Reef Plan is a decadal commitment (2003-2013) by Australian and Queensland Governments to halt and reverse the decline of water quality entering the receiving waters of the Great Barrier Reef.
While the investment in Reef Plan confirms concern about the loads of land-derived pollutants (sediments, nutrients, pesticides) that can be measured at the ends of major rivers draining catchments affected by human activity, there is insufficient knowledge about what happens to the organic (non-sediment) materials after they are discharged to the GBR Lagoon.
The possible routes are wide and complex. The most useful elements will be assimilated quickly into marine food chains and may be (1) recycled, (2) buried in seabed sediments, or (3) released to the atmosphere. The spatial footprints of these processes will depend on physical processes like temperature and those (winds, waves, currents) affecting transport.
The GBR is a complex domain covering 210,000 km2 where almost every bio-physical variable is confounded. To cover this variability, AIMS has been conducting systematic surveys of regional patterns and processes during different seasonal conditions using its research vessels.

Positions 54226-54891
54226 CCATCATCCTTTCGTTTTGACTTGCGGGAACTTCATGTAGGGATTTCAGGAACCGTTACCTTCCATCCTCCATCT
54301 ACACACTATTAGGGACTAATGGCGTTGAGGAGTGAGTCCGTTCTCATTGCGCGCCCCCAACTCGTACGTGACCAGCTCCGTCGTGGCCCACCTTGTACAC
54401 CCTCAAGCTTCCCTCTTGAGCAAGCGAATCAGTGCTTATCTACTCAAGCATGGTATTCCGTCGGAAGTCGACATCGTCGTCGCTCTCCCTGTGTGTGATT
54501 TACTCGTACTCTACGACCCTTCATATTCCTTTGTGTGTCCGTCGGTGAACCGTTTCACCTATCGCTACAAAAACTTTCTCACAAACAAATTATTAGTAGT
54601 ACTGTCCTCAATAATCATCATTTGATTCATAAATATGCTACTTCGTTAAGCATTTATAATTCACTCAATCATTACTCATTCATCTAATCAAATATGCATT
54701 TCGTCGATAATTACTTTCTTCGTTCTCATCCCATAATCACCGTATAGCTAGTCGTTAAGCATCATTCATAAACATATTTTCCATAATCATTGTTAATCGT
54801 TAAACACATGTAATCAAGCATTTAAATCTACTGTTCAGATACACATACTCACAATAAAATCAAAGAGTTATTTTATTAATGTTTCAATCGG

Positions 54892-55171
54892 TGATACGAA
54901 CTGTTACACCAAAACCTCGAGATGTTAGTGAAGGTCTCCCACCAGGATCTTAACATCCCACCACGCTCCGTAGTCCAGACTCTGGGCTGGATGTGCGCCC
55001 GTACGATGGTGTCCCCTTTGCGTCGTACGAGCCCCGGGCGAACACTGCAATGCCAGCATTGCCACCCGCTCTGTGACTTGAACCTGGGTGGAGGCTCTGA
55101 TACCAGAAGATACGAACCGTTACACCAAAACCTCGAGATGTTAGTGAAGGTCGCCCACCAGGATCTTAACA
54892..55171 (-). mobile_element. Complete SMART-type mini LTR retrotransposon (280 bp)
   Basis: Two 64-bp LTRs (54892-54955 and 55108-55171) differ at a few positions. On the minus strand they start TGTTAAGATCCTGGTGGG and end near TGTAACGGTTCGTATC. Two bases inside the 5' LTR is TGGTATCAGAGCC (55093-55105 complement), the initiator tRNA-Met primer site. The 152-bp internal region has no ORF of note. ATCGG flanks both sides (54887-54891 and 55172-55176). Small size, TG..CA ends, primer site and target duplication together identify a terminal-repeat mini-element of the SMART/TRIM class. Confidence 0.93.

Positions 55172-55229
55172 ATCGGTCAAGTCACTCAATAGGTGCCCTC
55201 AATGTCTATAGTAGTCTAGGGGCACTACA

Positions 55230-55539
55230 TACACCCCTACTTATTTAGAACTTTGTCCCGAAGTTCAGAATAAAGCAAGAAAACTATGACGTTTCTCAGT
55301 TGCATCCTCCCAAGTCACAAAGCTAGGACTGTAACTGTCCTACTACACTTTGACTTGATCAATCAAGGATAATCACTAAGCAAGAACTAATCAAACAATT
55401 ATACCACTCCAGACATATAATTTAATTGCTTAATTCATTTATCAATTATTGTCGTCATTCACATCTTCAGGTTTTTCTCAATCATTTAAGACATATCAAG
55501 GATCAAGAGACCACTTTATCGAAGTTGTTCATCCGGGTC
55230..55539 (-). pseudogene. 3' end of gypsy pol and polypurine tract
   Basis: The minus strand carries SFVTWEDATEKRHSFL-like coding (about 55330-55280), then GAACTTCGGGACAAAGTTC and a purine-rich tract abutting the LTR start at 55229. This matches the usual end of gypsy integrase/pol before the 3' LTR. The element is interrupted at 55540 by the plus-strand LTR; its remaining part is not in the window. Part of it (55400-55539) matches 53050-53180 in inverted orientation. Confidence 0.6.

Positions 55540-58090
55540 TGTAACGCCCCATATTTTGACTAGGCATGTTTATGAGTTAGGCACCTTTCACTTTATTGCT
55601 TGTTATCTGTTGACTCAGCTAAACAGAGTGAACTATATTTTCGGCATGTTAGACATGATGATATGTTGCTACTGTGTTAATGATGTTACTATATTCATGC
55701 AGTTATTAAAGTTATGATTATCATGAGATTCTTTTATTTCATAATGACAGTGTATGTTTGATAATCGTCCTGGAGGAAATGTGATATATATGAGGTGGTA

In 2010-11, the WQEH team concluded its study of the southern-central section of the GBR. This is an area where the broadening of the continental shelf produces a wide coastal lagoon but with strong tidal mixing. By following the degradation of organic biomarkers, the study concluded that terrestrial exports were moved offshore quickly with little storage of organic materials in the lagoon or reef sediments.
The importance of flushing in this rapid cross-shelf transport was confirmed by tracking persistent contaminants such as coal dust from a coastal loading facility, which was traced from the coast to the edge of the continental shelf.